When the first town hall debate took place in the general election campaign of 1992, the presidential debate landscape changed permanently. From 1976 through 1988, every televised debate occurring during a general election campaign followed the model of the 1960 Kennedy-Nixon debates: a panel of journalists punctuated the proceedings by asking questions of the candidates. After 1992, press panel debates disappeared from the lineup, replaced by a single moderator approach. The town hall debate, however, gained momentum and has been one of the formats used in each debate series during the past four general election campaigns. As Schroeder observed, "the viewer appeal of this format seems to have guaranteed its future" (145).
Since the beginning of town hall debates, the potential volatility of the format has both concerned debate producers (Schroeder 147) and attracted viewers. The former are concerned about the unpredictability of the behaviors of untrained voters, who suddenly find themselves thrust into the presidential debate limelight and may behave in unanticipated ways. Because the town hall format maximizes spontaneity (Farah 88), it potentially is more interesting than formats in which, critics have charged, the proceedings seem entirely too scripted. The potential for unanticipated, "unscripted" moments defines a unique attribute of the town hall for mat, a possibility that undoubtedly strikes fear into the hearts of candidates and their strategists while it tempts viewers.
This essay considers the unpredictability of town hall debates in a new way. Analysis of the 2004 town hall debate. (1) between George W. Bush and John F. Kerry reveals that, as the town hall format has matured, some of what we thought we knew about it may no longer be true. As one observer noted, "The encounter at Washington University here also shattered some conventional wisdom about town hall debates" (Harris A21). Much of this conventional wisdom is an outgrowth of expectations shaped by the very first national town hall debate in 1992, and close examination of the 2004 debate reveals that the 1992 template is no longer operational.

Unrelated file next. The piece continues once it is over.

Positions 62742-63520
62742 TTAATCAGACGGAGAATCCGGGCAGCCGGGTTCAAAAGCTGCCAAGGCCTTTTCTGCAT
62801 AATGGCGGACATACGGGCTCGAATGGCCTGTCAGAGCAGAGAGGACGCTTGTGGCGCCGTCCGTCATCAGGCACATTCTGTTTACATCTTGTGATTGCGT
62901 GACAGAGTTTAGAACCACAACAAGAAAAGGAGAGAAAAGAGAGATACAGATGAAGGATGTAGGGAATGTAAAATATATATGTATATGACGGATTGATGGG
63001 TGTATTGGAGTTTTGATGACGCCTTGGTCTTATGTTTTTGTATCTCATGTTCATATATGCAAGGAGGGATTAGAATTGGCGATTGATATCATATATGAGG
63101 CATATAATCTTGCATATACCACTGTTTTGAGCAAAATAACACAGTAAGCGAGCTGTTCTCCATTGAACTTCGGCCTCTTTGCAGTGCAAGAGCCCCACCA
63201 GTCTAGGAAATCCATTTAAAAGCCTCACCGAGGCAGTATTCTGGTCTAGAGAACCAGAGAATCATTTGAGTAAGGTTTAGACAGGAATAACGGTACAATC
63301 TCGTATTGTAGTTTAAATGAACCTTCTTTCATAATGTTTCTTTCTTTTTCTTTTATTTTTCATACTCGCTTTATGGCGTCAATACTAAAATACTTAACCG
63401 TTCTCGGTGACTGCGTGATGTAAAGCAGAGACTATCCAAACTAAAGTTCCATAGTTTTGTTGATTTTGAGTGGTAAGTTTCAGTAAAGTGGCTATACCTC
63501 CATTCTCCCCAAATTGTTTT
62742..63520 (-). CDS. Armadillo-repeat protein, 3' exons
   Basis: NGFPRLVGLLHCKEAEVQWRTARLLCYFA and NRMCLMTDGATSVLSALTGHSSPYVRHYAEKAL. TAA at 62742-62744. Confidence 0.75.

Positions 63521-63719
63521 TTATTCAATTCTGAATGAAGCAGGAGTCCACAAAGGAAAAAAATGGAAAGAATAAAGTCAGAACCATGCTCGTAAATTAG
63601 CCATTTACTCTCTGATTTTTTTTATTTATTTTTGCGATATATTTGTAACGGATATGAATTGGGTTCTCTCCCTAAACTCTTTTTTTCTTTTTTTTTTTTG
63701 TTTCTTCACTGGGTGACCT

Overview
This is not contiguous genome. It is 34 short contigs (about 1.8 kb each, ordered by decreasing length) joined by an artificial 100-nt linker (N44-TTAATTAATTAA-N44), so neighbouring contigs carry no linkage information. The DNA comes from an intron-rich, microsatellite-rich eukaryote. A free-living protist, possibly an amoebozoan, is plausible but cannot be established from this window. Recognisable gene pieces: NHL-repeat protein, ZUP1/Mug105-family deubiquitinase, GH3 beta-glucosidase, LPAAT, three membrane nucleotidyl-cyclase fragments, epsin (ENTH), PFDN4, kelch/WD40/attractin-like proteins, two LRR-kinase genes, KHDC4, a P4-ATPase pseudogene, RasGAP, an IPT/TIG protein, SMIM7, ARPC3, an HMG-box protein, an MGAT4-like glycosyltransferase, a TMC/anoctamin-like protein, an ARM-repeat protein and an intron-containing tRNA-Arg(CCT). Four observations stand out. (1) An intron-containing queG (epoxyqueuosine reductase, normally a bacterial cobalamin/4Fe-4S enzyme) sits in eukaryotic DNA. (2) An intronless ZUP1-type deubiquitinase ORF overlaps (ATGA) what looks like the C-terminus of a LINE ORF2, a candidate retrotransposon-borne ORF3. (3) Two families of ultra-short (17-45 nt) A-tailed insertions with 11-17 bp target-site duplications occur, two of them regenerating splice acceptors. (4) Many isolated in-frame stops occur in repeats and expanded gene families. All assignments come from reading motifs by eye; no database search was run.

The unpredictability of the 2004 town hall will be examined by comparing the questions asked by voters with those asked in previous town hall debates and those asked by journalists in press panel debates. While the press panel and town hall formats differ in many ways, they share one inescapable feature. In both, the various "rounds" of debate are initiated by questions. One candidate takes first crack at answering a question, and then rivals are invited to reply, in remarks sometimes even referred to as "rebuttals." Whether the basic design of the debate is Meet the Press or meet the people, its communication dynamics are shaped by the question/answer nature of the encounter.
Close study of the questions featured in the different formats reveals how the 2004 town hall debate upset emergent expectations regarding discourse and interaction in this format.
The next section outlines three expectations that have emerged regarding town hall debates. The subsequent section will analyze the 2004 Bush-Kerry debate, demonstrating how these expectations went unrealized. The final section argues that the dynamics present in the 2004 debate may shape the way that future town hall debates are staged.
TOWN HALL DEBATE EXPECTATIONS
The town hall format arrived with high expectations and was met with early endorsements. "A Times Mirror Center poll conducted at the end of October 1992 revealed that 460/0 of the public preferred that candidates be questioned by voters, compared to 28% who endorsed the single moderator format with no other questioners and 14% who favored a panel of reporters" (Owen 151). CBS News anchor Dan Rather commented that the Richmond, Virginia, town hall debate in 1992 "worked best because the questions were by far the best" (quoted in Berke, "Which Debate" A19). …